Career of coincidences

Guitarist Marc Berger will perform in Centennial on Saturday and Sunday as part of his “Ride” album tour. Berger said “Ride” is inspired by the affinity he feels for the American west.

Vala Kodish/Flash Pop Photos

Marc Berger — the New York guitarist who plans to perform songs from his album “Ride” throughout the weekend in Rock Springs and Centennial — was almost a lawyer.

While attending Rutgers Law School, Berger said he enrolled in a classical music survey course — not because he was particularly interested, but because it fit nicely into his schedule — and the course convinced him to pick up the guitar he had messed around with since the age of 13.

Listening to the great composers, Berger said he realized he wanted to write music.

“That brought me back to the guitar with greater purpose, because now I had a reason to play the instrument,” Berger said.

“I had to make demos of songs I was writing.”

Throughout law school, he continued to write and play songs as a hobby.

“I still imagined I would be a lawyer,” Berger said. “The first songs I wrote were terrible, but by the time I graduated from law school, I had written a few I thought were pretty good.”

Before beginning a career in law, Berger said he felt compelled to bring his talent before music publishers. He said he fully expected them to turn him down, but such a final answer would keep him from asking “what if” the rest of his life.

“To my amazement, I was signed to publishing deals instantly and given advances against royalties and songs started to get shopped to major artists,” Berger said.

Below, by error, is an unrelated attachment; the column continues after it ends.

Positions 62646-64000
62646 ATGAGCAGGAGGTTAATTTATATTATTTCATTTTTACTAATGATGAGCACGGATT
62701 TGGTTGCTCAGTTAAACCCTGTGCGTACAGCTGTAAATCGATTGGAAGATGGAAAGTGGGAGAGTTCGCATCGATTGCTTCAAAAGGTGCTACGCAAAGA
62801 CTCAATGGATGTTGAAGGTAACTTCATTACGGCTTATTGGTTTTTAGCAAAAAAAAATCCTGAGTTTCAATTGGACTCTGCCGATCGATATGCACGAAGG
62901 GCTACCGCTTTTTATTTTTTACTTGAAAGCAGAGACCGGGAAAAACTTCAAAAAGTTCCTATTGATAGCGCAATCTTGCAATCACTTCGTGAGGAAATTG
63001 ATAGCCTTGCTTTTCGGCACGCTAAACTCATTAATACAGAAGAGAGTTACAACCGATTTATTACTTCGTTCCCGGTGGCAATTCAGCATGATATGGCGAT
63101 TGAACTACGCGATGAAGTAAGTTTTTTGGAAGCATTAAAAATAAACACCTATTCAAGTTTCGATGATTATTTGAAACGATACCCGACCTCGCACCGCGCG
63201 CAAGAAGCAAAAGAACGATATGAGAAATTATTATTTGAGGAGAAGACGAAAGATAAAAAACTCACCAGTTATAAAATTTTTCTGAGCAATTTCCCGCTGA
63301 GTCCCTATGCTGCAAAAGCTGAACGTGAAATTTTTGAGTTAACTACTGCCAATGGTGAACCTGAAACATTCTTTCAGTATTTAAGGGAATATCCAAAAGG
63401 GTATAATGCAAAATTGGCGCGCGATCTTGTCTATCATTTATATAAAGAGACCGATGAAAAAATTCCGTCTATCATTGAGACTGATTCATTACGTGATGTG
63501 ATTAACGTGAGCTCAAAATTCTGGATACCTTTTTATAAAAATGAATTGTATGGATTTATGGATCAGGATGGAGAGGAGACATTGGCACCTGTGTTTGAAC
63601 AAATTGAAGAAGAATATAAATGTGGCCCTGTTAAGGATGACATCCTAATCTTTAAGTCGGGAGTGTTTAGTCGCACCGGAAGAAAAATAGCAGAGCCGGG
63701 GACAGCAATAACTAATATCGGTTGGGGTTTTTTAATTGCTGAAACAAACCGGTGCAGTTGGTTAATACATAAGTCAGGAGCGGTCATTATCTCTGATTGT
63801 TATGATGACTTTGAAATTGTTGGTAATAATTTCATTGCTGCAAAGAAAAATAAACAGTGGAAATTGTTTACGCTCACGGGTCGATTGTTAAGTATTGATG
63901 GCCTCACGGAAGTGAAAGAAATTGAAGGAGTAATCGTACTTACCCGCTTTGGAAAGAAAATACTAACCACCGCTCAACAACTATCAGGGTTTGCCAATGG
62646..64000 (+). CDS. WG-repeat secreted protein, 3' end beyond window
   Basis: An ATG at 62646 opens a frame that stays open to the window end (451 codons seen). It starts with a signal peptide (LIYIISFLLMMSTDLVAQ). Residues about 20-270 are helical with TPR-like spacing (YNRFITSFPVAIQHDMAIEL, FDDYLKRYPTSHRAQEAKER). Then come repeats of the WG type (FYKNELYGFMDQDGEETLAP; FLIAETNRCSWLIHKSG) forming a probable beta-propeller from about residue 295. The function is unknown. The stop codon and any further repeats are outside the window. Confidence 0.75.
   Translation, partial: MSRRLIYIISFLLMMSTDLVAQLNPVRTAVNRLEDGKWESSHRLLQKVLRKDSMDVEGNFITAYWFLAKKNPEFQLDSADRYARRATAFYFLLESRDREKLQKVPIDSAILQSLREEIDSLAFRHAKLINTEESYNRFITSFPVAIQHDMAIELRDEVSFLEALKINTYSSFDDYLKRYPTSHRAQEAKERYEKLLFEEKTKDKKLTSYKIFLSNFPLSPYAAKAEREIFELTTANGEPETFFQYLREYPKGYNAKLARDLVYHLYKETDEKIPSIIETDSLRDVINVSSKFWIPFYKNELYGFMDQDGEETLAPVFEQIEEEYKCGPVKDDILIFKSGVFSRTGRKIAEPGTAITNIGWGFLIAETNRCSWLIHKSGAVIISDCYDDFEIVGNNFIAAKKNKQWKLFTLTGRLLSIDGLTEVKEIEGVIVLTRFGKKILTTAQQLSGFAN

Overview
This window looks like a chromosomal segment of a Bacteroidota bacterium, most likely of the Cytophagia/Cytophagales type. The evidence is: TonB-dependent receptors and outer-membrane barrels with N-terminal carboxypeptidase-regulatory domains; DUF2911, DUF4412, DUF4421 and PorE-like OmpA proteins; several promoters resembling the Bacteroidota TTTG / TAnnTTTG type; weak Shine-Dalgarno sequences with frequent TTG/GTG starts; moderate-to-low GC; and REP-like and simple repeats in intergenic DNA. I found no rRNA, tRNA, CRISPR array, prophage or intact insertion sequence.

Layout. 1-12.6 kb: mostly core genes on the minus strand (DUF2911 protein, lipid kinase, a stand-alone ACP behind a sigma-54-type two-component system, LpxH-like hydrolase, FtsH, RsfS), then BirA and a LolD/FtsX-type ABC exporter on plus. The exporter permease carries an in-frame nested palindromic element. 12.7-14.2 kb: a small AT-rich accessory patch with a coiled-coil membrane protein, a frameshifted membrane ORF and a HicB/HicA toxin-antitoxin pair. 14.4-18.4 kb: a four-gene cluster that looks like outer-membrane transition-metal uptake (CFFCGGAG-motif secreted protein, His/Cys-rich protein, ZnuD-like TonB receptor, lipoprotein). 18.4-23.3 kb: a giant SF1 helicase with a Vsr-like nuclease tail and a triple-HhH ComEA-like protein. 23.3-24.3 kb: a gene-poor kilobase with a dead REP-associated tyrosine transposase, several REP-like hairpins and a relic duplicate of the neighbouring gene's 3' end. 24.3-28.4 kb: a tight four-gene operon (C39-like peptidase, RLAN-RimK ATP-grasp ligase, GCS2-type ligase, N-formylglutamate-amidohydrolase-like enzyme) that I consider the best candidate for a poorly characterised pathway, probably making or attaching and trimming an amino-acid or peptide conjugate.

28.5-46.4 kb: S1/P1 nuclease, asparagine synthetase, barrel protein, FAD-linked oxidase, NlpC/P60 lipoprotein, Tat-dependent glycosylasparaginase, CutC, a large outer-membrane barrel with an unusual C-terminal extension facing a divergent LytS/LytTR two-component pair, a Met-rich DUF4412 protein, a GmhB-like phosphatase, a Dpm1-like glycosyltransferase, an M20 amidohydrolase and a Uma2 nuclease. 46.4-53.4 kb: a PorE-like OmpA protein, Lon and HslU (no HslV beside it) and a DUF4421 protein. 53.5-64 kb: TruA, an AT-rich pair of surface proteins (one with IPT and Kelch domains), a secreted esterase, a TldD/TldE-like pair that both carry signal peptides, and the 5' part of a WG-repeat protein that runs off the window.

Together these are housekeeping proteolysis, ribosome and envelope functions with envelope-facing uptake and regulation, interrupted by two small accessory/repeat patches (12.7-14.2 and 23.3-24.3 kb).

Interested by chance, encouraged by recognition, Berger developed a comfortable life, centered around writing music.

“I had a little routine,” he said. “I’d get up in the morning. I’d walk down to Hudson Street in the West Village in Manhattan and have my poached eggs and read my New York Times and go back and write some songs.”

It was during one of these breakfasts out that Berger stumbled into the chance encounter that would dictate the course of his life. Berger said he greatly admired the rhythm and blues singer-songwriter Richie Havens, but never expected to meet him.

“I’m eating breakfast there one day, and Richie Havens walks in to use the payphone,” Berger said. “I look up, in this little greasy spoon breakfast place, and its Richie Havens, and I think I’m hallucinating.”

But he was not hallucinating. Berger invited Havens to have a cup of coffee. That random discussion eventually led to a working relationship. Berger’s career began in earnest when Havens started performing Berger’s song “The Last One.”

“This confluence of events just sent my life on a completely different path,” he said.

Berger’s album “Ride” — songs from which he will perform in Centennial this weekend — is all about the American West, a place he has long admired.

“The album that I have out now — and which is a lot of what I’ll be performing in these shows — is a reflection of the connection I formed with the American west when I drove across the United States for the first time at 21 years old,” Berger said. “And then repeated that experience for five straight years in my 20s, driving across the United States to destinations in the mountain or desert west.”

Berger’s Centennial shows start 8 p.m. Saturday and Sunday in the Beartree Tavern & Cafe. All shows are free. Go to for more information.

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